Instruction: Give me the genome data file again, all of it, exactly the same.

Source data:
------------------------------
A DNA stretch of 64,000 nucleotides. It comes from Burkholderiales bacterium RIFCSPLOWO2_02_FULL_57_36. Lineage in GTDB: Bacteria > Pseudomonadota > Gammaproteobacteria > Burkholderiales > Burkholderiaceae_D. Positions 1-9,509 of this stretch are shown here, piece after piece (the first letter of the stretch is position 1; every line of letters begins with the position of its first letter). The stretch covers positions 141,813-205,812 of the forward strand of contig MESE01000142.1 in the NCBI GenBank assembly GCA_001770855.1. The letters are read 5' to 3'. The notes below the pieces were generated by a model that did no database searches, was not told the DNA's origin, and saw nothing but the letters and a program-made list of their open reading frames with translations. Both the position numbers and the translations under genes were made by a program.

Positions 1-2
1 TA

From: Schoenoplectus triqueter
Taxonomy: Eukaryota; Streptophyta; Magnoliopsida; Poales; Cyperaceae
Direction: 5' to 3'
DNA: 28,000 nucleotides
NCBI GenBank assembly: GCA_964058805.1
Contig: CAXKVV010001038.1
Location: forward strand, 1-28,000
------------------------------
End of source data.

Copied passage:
A DNA stretch of 64,000 nucleotides. It comes from Burkholderiales bacterium RIFCSPLOWO2_02_FULL_57_36. Lineage in GTDB: Bacteria > Pseudomonadota > Gammaproteobacteria > Burkholderiales > Burkholderiaceae_D. Positions 1-9,509 of this stretch are shown here, piece after piece (the first letter of the stretch is position 1; every line of letters begins with the position of its first letter). The stretch covers positions 141,813-205,812 of the forward strand of contig MESE01000142.1 in the NCBI GenBank assembly GCA_001770855.1. The letters are read 5' to 3'. The notes below the pieces were generated by a model that did no database searches, was not told the DNA's origin, and saw nothing but the letters and a program-made list of their open reading frames with translations. Both the position numbers and the translations under genes were made by a program.

Positions 1-2
1 TA

From: Schoenoplectus triqueter
Taxonomy: Eukaryota; Streptophyta; Magnoliopsida; Poales; Cyperaceae
Direction: 5' to 3'
DNA: 28,000 nucleotides
NCBI GenBank assembly: GCA_964058805.1
Contig: CAXKVV010001038.1
Location: forward strand, 1-28,000